At Blue School, the pursuit of creativity revolves around the thinking process. Course content for students in grades 6-8 focuses on six “Ways of Thinking”: Establishing Voice, Asking Questions, Perspective Taking, Using Evidence, and Promoting Reflection. Classes in Mathematics, Integrated Studies (team-taught Science & World History), and Novels and Nonfiction, along with a variety of arts disciplines, offer ample opportunities for students to hone these skills.
“Ways of Thinking” are on full display at the school’s biannual Presentations of Learning. Over the course of several hours, students present one “published” piece — perhaps an essay or challenging math problem — and the multiple drafts that preceded it, to a group of peers, teachers, administrators, local “experts,” and parents. In advance, students perform a skit suggesting how to give good, specific, and helpful feedback. Each observer provides it, based on strengths and areas for growth.
Showing their understanding of the content and its related vocabulary before an authentic audience requires flexibility, communication and thinking skills, and subject mastery. Sixth graders recently demonstrated their own voices in attempting to answer the question, “What makes us human?”, using evidence, multiple sources, and perspectives. “I always get really nervous,” says one class member, “and we work really hard on the essays and then on the presentations. But it’s great to realize how far we’ve come.”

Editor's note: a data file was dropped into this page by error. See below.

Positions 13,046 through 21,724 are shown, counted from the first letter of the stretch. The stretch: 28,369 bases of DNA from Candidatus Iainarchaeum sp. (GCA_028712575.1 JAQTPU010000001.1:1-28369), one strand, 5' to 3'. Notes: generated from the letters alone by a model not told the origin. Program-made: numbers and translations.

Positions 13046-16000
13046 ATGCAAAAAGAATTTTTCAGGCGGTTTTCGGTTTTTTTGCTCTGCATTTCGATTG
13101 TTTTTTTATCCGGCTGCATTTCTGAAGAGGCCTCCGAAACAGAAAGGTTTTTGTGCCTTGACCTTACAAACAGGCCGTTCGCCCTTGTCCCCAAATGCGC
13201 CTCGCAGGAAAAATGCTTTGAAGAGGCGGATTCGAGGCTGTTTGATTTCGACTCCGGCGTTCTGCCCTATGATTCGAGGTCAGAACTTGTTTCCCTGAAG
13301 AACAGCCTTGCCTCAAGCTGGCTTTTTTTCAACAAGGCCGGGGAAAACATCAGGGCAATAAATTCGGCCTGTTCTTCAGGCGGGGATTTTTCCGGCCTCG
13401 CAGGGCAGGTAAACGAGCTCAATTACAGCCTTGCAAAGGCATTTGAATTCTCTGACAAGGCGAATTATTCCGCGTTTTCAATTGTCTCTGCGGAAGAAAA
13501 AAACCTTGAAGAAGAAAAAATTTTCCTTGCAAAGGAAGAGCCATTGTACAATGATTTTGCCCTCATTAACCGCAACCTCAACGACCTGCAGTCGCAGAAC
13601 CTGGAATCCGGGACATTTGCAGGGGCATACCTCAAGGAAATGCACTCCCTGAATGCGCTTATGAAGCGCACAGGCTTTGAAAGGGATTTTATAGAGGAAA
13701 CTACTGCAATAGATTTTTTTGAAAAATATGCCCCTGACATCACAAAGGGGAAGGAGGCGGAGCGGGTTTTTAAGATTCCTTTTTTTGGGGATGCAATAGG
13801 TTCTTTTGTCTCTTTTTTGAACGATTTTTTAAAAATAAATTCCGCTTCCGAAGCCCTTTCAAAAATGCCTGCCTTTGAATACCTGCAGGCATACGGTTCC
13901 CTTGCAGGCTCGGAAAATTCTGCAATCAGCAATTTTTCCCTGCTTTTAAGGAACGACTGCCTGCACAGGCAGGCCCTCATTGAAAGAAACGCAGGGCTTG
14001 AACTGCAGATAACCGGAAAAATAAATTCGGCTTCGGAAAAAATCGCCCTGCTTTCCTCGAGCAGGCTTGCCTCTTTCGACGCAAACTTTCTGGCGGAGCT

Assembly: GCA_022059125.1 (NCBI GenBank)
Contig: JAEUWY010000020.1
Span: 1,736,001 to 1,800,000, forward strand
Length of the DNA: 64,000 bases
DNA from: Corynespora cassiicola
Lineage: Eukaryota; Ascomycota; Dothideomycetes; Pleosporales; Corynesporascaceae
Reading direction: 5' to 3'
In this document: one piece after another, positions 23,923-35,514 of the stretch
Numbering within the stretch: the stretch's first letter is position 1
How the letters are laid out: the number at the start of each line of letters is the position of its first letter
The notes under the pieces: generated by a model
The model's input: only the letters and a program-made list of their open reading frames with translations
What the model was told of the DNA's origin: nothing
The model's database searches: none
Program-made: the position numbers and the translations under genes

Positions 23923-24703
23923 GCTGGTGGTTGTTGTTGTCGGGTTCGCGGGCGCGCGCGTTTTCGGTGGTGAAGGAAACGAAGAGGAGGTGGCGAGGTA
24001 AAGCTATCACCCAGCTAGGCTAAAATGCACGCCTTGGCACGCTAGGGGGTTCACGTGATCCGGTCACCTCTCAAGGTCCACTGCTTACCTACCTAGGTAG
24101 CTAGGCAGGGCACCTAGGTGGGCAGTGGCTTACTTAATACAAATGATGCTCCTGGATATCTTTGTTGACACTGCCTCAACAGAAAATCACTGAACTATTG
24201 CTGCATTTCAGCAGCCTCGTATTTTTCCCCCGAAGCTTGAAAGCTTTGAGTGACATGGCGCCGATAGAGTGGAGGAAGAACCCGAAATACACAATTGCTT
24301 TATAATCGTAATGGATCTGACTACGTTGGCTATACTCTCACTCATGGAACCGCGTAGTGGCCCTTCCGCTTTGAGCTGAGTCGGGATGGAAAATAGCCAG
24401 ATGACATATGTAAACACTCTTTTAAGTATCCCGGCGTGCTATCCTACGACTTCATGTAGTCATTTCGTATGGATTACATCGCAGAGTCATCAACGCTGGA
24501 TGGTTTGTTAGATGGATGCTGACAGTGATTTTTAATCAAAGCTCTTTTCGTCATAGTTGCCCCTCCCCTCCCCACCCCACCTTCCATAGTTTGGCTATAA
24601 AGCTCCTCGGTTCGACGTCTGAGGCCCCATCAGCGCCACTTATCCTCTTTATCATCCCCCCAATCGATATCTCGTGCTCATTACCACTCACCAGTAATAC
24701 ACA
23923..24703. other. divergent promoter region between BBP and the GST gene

“It’s also great professional development for the faculty,” says Mathematics Coordinator Meredith Lorber. “We really push students to consider their thinking skills, and practice metacognition and communication. We also get to look closely at one another’s work with the students we share.”